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Newt Gingrich: The joke that South Carolina didn’t get

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I never wanted to write an attack piece. As a satirist with a few TV appearance under my belt, I’ve always avoided the type of person-as-the-joke pseudo-commentary you can hear from smirking amateur comics in LA who say things like, “Hey guys, GLENN BECK! Haha!”

Legitimate commentary deconstructs politicians in order to make a point, rather than relying on shared prejudices to get a snicker. But despite my best attempts, the only real point I can think of to make about Newt Gingrich is that he actually is a joke, and he’s one that a shocking number of Americans don’t get.

This is my attempt to explain it to them.

His opinion is for sale.
Gingrich recently criticized Mitt Romney for his role in the buyout industry, saying that private equity work “is not venture capital.” But two years earlier, he had taken $40,000 to deliver a speech praising the private equity industry.

He told NPR’s Melissa Block that TARP was a “very, very bad idea.” He later voted for it. According to Bloomberg News, one of TARP’s primary beneficiaries, Freddie Mac, paid Gingrich’s consulting firm at least $1.6 million.

Gingrich’s career has been full of flip flops that would make for an interesting Gingrich vs. Gingrich debate made of actual quotes. 2011 Gingrich would claim that he “never favored cap and trade,” then 2007 Gingrich would counter that he’d “strongly support” a package with “mandatory carbon caps combined with a trading system.”


He is a hypocrite.

Gingrich’s hypocrisy isn’t limited to flip-flopping when it’s convenient to his campaign. In an October debate, when discussing who should be jailed for the economic crash, he said, “Let’s look at the politicians who created the environment, the politicians who profited from the environment.” It seems this would include himself because of the $1.6 million Freddie Mac paid him.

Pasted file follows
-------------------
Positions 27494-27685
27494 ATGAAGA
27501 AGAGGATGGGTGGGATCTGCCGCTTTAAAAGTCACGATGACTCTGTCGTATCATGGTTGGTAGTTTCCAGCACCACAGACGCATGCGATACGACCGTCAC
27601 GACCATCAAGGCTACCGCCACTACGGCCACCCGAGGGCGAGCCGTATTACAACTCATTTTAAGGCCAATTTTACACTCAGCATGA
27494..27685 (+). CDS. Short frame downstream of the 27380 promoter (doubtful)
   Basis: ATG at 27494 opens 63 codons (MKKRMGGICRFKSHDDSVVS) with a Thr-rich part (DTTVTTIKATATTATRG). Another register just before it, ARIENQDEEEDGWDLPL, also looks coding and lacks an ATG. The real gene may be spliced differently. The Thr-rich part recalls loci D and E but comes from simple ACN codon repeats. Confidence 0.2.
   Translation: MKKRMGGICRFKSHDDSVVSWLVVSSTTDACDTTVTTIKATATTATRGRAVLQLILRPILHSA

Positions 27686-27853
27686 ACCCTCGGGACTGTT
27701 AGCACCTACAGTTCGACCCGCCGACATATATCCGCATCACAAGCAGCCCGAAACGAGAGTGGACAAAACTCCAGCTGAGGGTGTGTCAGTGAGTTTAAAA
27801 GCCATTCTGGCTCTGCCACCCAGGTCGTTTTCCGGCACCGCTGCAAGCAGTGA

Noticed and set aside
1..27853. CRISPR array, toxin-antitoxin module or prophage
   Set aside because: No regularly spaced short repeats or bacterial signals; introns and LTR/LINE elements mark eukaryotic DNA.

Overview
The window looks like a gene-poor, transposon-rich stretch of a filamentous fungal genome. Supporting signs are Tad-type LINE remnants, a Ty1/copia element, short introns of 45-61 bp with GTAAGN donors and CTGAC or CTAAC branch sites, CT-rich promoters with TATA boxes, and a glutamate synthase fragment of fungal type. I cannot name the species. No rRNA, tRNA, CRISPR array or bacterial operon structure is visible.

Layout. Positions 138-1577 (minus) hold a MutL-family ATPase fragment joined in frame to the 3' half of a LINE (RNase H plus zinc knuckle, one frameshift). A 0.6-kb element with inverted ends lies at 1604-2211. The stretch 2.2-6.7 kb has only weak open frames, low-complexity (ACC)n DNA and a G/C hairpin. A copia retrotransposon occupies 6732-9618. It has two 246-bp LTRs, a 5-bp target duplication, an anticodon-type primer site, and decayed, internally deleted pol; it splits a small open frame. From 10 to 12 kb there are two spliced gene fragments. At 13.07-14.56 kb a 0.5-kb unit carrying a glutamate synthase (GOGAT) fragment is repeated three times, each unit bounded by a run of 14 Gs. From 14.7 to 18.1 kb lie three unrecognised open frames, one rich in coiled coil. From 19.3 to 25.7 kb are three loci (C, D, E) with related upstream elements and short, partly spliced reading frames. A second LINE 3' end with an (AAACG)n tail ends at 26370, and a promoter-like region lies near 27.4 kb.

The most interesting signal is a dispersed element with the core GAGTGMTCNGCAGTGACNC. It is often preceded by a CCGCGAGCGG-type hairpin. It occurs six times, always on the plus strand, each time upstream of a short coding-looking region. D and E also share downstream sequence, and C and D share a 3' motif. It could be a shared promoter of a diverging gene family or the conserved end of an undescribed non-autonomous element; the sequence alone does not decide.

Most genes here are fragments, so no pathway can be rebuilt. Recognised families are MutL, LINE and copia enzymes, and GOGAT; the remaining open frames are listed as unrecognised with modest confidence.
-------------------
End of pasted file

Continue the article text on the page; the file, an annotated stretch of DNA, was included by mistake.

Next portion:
Does this mean Gingrich thinks he should be jailed? Probably not. He’s used to making critical statements that apply to himself. For example, while on a speaking tour to promote family and religious values, Gingrich asked his ex-wife for an “open marriage,” then, when she refused, a divorce, according to her statement to ABC News.

Considering Gingrich’s personal affronts to what conservatives call the “sanctity of marriage,” which include cheating on his wife, getting a mistress, and getting divorced twice, it’s also difficult to take seriously his opposition to same-sex marriage, which the Christian Post reports that he called “a temporary aberration,” saying, “I do believe that marriage is between a man and a woman.”

And around the same time Gingrich was both cheating on his wife and loudly criticising Bill Clinton’s moral character, he also became the first Speaker of the House to be disciplined for ethical wrongdoing. Special Counsel James M. Cole concluded that Gingrich had lied to the ethics panel, attempting to force the committee to dismiss its complaint, according to the Washington Post.

His excuse for cheating on his wife was that he’s passionate about America.
In an interview with CBN, Gingrich excused his infidelity by saying, “There’s no question at times of my life, partially driven by how passionately I felt about this country, that I worked far too hard and things happened in my life that were not appropriate.”

If this excuse is valid, perhaps we should start to question the level of patriotism among the candidates who haven’t cheated on their wives.

He looks like Dwight from “The Office.”


It’s true.

While this is obviously superficial, it could be important in a race against Obama. According to a study published by the Cambridge University Press, candidates who are rated as more attractive have an enormous advantage. The report refers to findings “that snap judgments by research subjects about candidate appearance—that is, perceptions formed by looking only briefly at images of candidates’ faces—correlate with candidates’ actual performance in real-world elections.”

His pants are on fire!
No one should be surprised that Gingrich, a politician, tends to lie a lot, but he has managed to produce some real gems. Of all his blatant lies documented on PolitiFact, my favorite is when he said, “No federal official at any level is currently allowed to say ‘Merry Christmas.’”

Below are some other gems.

So what do we make of this?
I never really understood the “Anybody but X” presidential campaign slogan. Even the worst presidents, such as Jimmy Carter and George Bush, must have been better than someone. Surely, there was always some disingenuous, cheating, manipulative, immature, pathological hypocrite who is worse.

Perhaps that someone is Newt Gingrich.

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